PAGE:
Tuesday, June 22, 2010

Biomass Controversy Examined in the New York Times

Finally, the down side to woody biomass energy production is seeing the light of day. The New York Times presented a balanced story on the developing controversy in Massachusetts.

See http://www.nytimes.com/2010/06/19/science/earth/19biomass.html?scp=1&sq=biomass&st=cse

Monday, March 15, 2010

New Mexico revokes $30 million in Tax Breaks from Forest Biomass Company

New Mexico revokes $30 million in Clean Energy Tax Breaks from Forest Biomass Company
Biomass Proponents could not Meet Deadlines for Energy Production

March 15, 2010

The New Mexico Division of Energy Conservation and Management sent a letter on March 12 to Western Water and Power Production, LLC informing the company that it had not met the 24-month milestone to generate electricity as required in the state’s administrative code. The move was heralded by conservation groups and nearby residents after they had pressed the state to enforce its standards for clean and renewable energy tax credits. Demonstrating no progress, the 35 megawatt electricity project had retained the nearly $30 million in tax credits for two years as legitimate renewable wind and solar projects waited in line.

While states and lawmakers in Washington continue to hand out subsidies for biomass energy production, conservationists and citizens are mounting campaigns across the country to prevent what they consider a dirty and destructive source of energy. Burning biomass, especially, that derived from forests, produces twice as much carbon generally than does burning coal for electricity, in addition there are numerous toxic pollutants associated with burning wood for energy. ) See http://www.stopspewingcarbon.com/biomass-facts.html).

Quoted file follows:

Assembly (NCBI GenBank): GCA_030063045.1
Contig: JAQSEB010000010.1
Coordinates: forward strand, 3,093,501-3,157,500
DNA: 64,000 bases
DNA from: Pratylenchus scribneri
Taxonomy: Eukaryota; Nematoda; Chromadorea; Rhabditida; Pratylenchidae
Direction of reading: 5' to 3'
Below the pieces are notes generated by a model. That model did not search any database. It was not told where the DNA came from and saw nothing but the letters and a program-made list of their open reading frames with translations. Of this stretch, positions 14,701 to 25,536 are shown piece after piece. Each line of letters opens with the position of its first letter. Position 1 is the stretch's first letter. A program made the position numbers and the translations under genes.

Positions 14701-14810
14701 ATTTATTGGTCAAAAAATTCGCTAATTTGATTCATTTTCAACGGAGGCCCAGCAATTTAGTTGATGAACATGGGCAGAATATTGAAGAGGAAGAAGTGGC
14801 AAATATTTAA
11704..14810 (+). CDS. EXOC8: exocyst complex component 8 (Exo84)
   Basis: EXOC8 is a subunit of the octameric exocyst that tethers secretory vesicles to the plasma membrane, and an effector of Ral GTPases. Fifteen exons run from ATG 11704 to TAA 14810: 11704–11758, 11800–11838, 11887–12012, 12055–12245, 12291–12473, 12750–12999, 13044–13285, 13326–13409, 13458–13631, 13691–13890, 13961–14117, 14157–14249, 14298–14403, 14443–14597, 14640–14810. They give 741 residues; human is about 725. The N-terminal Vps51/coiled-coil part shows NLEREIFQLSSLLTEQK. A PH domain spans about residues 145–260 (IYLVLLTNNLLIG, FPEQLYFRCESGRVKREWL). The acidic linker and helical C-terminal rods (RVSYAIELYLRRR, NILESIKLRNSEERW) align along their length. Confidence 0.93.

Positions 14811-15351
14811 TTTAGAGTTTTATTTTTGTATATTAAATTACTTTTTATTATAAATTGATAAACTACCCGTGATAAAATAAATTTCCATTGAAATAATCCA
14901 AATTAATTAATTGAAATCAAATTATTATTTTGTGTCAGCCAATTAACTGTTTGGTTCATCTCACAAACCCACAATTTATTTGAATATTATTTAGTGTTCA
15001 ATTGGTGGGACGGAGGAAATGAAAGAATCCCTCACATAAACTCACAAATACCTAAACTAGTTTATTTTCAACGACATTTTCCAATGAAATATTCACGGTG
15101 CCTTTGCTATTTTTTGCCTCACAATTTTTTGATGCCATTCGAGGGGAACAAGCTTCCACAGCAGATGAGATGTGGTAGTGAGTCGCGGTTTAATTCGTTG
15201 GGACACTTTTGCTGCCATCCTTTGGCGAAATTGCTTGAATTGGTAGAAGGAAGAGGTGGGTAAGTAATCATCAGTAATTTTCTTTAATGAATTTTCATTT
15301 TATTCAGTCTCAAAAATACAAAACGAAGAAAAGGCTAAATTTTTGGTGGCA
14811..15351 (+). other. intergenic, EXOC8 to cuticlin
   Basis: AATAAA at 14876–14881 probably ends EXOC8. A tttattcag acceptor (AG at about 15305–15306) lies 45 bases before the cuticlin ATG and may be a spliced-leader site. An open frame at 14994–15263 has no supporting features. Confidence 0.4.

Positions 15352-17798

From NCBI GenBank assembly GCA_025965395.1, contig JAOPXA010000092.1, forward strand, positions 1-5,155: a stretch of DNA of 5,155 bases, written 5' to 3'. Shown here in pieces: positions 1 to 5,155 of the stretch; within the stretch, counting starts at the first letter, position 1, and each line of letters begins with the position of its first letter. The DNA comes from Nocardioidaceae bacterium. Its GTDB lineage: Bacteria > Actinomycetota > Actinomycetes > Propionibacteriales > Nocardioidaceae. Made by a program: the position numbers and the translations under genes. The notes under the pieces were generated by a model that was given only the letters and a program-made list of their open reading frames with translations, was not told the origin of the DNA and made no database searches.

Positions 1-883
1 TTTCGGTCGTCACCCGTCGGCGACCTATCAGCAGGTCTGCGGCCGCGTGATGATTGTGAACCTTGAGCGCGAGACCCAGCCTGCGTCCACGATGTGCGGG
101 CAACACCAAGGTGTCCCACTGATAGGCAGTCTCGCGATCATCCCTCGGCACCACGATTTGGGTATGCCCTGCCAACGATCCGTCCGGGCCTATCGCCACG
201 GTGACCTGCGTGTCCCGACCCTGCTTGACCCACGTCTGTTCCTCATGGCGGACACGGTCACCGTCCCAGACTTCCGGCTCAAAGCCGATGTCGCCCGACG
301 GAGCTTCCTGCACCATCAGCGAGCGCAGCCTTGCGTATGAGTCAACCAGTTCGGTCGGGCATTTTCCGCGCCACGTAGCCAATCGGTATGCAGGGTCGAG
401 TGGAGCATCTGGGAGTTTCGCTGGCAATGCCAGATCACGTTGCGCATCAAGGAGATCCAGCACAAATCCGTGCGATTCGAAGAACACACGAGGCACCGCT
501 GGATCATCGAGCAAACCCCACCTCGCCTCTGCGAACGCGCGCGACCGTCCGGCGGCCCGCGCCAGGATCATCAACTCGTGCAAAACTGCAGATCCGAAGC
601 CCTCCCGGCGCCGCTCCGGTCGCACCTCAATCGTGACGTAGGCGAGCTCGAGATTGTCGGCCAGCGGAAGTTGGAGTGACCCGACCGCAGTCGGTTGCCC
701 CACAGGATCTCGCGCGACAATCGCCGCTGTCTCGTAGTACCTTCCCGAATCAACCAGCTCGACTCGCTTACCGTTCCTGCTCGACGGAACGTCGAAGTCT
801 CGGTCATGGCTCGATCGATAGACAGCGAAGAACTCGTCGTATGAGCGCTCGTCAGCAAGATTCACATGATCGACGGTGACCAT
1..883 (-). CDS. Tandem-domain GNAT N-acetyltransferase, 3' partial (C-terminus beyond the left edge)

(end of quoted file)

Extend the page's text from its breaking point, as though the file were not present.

Conservationists argue that forests, especially those held in the federal trust, are far more valuable left protected, absorbing and storing carbon. A recent analysis by The Wilderness Society found that the federal forests of the Pacific Northwest and southeast Alaska store almost twice the carbon than is released each year by the burning of fossil fuels in the U.S. It can take centuries for a tree to mature and absorb as much carbon from the atmosphere as might have been stored in a mature tree cut a fed into a biomass energy facility.

Massachusetts voters were the first in the nation to win a successful petition drive that will put a question on the state ballot to end taxpayer and ratepayer subsidies for biomass incinerators. (See http://www.stopspewingcarbon.com/). Citizens in New Mexico as well are working to convince the state that burning forests to generate electricity is unwise both for our forests and the residents that must breath the pollutants released from facilities. (See http://biomassinfo.blogspot.com/). These citizens have asked the state legislature not to include woody biomass, especially that cut from native forests, in the renewable energy portfolio and to make it ineligible by law for clean and renewable energy tax credits.

WildEarth Guardians is working with national conservation interests to educate lawmakers in Washington D.C. about the greenhouse gas emissions and damage to forest ecosystems that result from burning woody biomass to generate electricity. Despite, these efforts, the biomass industry continues to enjoy substantial taxpayer support in the form of federal clean energy incentives found in climate change legislation, the American Recovery and Reinvestment Act, and the Biomass Crop Assistance Program a provision of the Farm Bill.

The revocation of the nearly $30 million in New Mexico state tax credits from the Western water and Power Production LLC is a significant turn of events for clean energy in the state and a portent for woody biomass energy nationwide. Dirty energy produced from the destruction of native forests cannot be considered clean and renewable and should be rejected as such by the states and the federal government.

Wednesday, February 24, 2010

The $30 million dollar slab of concrete.

Tuesday, February 23, 2010

A slab of concrete worth nearly $30 million?

A biomass energy company is holding almost $30 million in tax credits hostage with a small concrete slab. The tax credits are issued by the state of New Mexico. At the same time, there are legitimate, renewable energy projects waiting in line. Consumers anxious to get more of their electricity from clean and renewable energy must wait for wind and solar.